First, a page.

This more nuanced and multifaceted definition suggests a complexity and ambiguity that has a number of important consequences. Firstly, it suggests that any taxonomy or typology will at best be arbitrary and incomplete. Secondly, it assumes that often one kind of revolution may act upon or contain within it other kinds of revolution as well. The English historian Hobsbawm, for example, observed: “America is a revolutionary power based on a revolutionary ideology. Like revolutionary France and Soviet Russia, America is not just a state, it is also a state dedicated to the transformation of the world in a certain manner” (Hobsbawm & Polito, 2000, p.48). Thirdly, in this ‘stew of metonymical chaos, an unquestioning acceptance of any particular litany might obscure profound systemic, worldview and even mythological discontinuities. There is evidence of this in the discourse of contemporary African revolutions. In most cases, attention is directed to the removal of particular potentates in various states (event revolution). In so doing it ‘removes the gaze’ from the large-scale colonisation of the continent by state-sponsored economic actors whose anti-hegemonic rhetoric ostensibly belies the core intent of their revolutionary action: control over vast resources for their own non-African purpose (Taylor, 2009, p.4). In these instances, a focus on the former over the latter makes it extremely difficult to consider the transformative (extractive) structural sub texts (social, technological and epistemological revolutions) that are really at play under the guise of ‘sustainable development’.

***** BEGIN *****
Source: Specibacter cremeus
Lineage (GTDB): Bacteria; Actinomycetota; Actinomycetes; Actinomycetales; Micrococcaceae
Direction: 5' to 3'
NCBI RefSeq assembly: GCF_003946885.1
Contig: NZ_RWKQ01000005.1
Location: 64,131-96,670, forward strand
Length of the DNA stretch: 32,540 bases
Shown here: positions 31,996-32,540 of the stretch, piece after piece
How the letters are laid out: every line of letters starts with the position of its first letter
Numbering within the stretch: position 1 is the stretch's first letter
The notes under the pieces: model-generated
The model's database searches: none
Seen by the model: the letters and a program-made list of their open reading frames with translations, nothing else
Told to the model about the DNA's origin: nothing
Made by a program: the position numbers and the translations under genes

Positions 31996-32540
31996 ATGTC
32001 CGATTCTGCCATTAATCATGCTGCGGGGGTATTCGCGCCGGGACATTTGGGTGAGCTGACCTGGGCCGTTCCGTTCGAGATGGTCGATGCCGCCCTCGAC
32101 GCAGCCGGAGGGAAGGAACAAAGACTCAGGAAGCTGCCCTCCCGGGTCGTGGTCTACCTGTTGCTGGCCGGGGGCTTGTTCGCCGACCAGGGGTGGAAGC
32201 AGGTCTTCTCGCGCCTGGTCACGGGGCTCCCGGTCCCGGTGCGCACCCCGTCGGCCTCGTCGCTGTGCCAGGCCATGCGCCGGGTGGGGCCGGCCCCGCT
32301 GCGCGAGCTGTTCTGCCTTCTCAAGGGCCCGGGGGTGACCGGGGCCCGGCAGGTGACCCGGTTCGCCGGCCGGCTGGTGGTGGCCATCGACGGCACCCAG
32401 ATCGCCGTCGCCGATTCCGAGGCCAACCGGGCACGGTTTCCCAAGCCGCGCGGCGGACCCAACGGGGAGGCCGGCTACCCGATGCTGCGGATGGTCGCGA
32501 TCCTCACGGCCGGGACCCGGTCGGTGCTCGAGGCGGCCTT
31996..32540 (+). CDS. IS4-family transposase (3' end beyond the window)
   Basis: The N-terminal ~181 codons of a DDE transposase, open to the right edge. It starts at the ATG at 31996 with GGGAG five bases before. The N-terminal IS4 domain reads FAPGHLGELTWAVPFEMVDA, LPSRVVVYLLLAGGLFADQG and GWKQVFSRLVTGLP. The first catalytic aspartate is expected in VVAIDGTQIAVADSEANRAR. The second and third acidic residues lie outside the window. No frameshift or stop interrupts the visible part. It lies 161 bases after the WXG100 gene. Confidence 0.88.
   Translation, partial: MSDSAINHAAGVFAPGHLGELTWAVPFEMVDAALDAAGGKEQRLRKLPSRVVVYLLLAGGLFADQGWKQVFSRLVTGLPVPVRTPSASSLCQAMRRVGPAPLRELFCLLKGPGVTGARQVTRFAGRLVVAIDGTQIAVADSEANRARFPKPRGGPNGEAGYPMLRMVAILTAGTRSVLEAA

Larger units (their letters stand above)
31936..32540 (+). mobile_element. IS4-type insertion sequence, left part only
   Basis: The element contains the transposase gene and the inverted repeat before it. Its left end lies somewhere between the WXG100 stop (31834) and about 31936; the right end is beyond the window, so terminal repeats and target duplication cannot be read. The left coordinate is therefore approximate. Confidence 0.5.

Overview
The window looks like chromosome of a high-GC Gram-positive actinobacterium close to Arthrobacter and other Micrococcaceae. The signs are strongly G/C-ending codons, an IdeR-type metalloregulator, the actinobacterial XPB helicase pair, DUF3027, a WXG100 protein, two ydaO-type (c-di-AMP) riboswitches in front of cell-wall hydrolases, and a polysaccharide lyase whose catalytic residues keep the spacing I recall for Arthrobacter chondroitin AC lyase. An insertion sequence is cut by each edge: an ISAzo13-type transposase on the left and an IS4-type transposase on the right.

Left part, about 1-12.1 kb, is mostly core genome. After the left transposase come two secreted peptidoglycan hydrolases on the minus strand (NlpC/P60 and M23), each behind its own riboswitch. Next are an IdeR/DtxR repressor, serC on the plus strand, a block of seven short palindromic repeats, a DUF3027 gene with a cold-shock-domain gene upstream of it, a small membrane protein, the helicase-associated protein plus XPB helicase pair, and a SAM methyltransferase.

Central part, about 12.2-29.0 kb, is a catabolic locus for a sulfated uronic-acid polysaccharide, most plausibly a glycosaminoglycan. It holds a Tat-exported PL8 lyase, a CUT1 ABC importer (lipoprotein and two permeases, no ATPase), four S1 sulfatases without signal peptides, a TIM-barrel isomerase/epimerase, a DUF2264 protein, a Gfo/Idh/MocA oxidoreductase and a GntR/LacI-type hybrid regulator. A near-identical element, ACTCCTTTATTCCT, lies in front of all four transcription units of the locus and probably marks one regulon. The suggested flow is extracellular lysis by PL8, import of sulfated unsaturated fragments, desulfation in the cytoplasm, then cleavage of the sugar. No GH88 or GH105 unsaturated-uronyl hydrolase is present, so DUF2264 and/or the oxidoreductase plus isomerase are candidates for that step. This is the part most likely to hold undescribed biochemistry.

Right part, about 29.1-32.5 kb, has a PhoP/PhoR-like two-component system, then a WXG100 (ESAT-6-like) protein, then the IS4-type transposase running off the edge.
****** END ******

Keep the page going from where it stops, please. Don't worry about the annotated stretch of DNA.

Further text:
The event as revolution
In a world where the nation state has been the dominant unit of large socio-political organisation the fall from grace of particular elites and their rapid replacement with another power arrangement, together with the causal arguments for the same, is an easily understood, evident narrative that suits the penchant for empirical observation. As the philosopher Ricoeur would suggest, events are often privileged because they link us to the world of action, thus “providing stories that come from the language of doing something and the cultural typology that proceeds from the typology of plots” (Ricoeur, 1984, p.37). What is often overlooked in their unfolding however, is that those who benefit from any given revolution normally reconstitute many of the same institutions—albeit in another guise—that they themselves revolted against. In Iran for example, the Shah Mohammed Resa’s hated SAVAK was quickly replaced by Khomeni’s MOIS (Axworthy & Axworthy, 2008.).